13 August 2017

LIBRARIAN VALIDATES PERSONAGES IN JEWISH BIBLICAL HISTORY

Researcher Gives Seal of Approval to 53 Biblical Characters’ Existence

Thanks to a researcher’s unique system, 53 individuals in the Hebrew Bible have been proven as genuine historical characters through material evidence of their existence. The system’s creator, Lawrence Mykytiuk, an associate professor of library science at Purdue University, calls it “a way to develop historicity.”


Biblical characters that Lawrence Mykytiuk claims to have verified. Clockwise, from left: Sargon II; Cuneiform prism describing the restoration of Babylon by Esarhaddon; a relief of King Sennacherib from his palace in Nineveh; Tiglath-pileser III from the palace at Nimrud. (Public domain)


It sounds like an unlikely project: a professor in the Midwest verifying ancient names from the Mideast. Yet Mykytiuk’s training as a librarian and interest in the Bible help him do what he says on-the-scene archaeologists are too busy to — pore through journals and books, scrutinize inscriptions discovered on digs and attempt to match names in the historical record with names in the Bible.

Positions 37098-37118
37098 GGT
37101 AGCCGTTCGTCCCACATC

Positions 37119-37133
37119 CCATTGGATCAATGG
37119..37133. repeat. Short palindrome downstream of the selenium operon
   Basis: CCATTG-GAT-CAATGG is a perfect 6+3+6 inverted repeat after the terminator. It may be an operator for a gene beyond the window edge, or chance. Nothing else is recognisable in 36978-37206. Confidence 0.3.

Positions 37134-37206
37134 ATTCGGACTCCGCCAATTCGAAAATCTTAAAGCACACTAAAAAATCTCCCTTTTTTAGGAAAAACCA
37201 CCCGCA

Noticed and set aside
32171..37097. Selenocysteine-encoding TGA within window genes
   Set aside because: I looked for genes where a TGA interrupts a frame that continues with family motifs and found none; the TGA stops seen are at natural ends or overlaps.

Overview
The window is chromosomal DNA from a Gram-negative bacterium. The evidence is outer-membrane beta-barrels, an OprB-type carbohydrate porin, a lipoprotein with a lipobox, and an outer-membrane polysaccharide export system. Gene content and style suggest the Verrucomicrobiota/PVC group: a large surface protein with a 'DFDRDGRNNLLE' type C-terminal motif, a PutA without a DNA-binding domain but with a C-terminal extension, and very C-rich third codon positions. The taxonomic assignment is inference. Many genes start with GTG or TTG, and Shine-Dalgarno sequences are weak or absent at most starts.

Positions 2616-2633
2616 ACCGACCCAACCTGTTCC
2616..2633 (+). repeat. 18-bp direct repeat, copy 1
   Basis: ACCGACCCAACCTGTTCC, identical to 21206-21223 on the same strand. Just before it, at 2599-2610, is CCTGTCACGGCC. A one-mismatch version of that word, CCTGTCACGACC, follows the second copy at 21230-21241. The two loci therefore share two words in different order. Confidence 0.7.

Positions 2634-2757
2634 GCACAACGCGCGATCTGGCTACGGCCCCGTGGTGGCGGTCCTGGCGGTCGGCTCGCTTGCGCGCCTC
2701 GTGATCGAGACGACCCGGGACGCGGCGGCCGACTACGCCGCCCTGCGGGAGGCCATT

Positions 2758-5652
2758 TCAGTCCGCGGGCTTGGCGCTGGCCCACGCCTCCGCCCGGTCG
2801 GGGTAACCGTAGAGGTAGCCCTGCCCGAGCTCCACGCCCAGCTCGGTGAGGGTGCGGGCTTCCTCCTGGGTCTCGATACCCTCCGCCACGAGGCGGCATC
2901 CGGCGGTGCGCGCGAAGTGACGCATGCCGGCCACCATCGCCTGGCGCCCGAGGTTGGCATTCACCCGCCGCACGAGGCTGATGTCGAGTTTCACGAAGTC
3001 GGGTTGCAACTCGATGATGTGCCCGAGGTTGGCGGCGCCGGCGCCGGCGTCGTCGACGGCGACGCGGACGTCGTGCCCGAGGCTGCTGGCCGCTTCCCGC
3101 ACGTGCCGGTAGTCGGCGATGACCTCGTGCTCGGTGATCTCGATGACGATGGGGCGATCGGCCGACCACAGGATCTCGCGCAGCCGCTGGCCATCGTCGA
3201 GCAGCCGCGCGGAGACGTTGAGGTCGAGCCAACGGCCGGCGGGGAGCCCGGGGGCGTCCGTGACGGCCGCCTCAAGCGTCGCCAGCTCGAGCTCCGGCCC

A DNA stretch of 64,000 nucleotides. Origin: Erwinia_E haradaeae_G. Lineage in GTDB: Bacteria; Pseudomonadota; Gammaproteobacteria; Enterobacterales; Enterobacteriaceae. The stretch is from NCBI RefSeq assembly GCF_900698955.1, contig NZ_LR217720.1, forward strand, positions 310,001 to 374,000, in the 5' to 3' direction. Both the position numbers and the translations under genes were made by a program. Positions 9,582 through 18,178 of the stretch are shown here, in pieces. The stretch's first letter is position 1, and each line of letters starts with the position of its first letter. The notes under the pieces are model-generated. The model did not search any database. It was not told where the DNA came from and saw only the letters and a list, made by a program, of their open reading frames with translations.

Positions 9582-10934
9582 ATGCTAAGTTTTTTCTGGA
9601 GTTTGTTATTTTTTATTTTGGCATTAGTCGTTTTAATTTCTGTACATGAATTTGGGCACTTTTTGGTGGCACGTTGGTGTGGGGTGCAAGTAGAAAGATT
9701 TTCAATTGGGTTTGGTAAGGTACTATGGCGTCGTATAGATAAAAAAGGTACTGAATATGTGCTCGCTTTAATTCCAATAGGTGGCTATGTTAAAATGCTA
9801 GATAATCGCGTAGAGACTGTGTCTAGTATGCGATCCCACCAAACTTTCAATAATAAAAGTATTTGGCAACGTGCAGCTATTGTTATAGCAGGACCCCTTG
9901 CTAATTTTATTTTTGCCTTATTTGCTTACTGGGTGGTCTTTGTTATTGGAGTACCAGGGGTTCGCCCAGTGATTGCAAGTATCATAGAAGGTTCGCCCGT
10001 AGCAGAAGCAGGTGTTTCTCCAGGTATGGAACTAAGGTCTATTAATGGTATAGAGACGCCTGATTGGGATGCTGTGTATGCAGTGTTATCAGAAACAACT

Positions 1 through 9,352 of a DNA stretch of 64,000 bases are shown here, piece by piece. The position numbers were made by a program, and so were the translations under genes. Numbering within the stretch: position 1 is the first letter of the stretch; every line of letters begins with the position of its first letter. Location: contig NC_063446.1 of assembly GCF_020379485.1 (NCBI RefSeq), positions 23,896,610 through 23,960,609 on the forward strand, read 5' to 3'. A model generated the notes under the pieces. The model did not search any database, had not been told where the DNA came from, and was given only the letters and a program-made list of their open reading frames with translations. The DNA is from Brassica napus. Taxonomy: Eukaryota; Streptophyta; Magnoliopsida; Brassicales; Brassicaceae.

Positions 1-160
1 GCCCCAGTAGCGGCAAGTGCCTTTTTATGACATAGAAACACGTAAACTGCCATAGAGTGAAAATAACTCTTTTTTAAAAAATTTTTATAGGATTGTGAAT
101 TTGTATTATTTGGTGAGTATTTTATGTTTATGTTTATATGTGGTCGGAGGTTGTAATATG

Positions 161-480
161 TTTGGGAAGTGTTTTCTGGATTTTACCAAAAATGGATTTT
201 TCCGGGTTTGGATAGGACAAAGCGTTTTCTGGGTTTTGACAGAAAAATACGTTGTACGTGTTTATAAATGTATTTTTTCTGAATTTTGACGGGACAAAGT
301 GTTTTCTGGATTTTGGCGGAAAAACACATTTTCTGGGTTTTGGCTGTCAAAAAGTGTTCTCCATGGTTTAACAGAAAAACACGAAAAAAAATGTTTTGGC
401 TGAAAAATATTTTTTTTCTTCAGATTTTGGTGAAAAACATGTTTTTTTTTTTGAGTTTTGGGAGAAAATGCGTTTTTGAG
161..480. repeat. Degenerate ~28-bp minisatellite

Mykytiuk’s system relies on three criteria: A biblical name must match the name on an authentic inscription, with no possibility of a forgery (thus ruling out items from the antiquities market, he said). The names — in the Bible and on the inscription — must match in terms of setting and time period. And, in perhaps the most exacting category, Mykytiuk looks for matches of at least three specific details identifying an individual, such as name, father’s name and title.

“If it matches the same three mentions in Scripture, it’s a virtual certainty,” Mykytiuk said. “There might be a few people with the same name, father’s name,” he added, “but same title? That’s stretching it. I consider it a virtual certainty, either a dead ringer or virtual certainty.”

Mykytiuk’s oldest verification is another sovereign — King David himself, from 1000 BCE. He found a match between the protagonist of Samuel I and the “House of David” wall inscription at the Tel Dan excavations in northern Israel.

“‘King of Israel’ was in one line,” Mykytiuk said. “The next line read ‘Melech Beit David.’ It was in Aramaic, by the enemies, the Arameans, who conquered Tel Dan and indicated a victory monument, a stele, a big sign in stone. The Israelites reconquered it, and smashed [the stele] to pieces that they used to make a wall.”

“David is so important in the Hebrew Bible and the New Testament… If you want to verify anybody, he’s the guy,” he added.





Full interesting article can be found at TimesofIsrael

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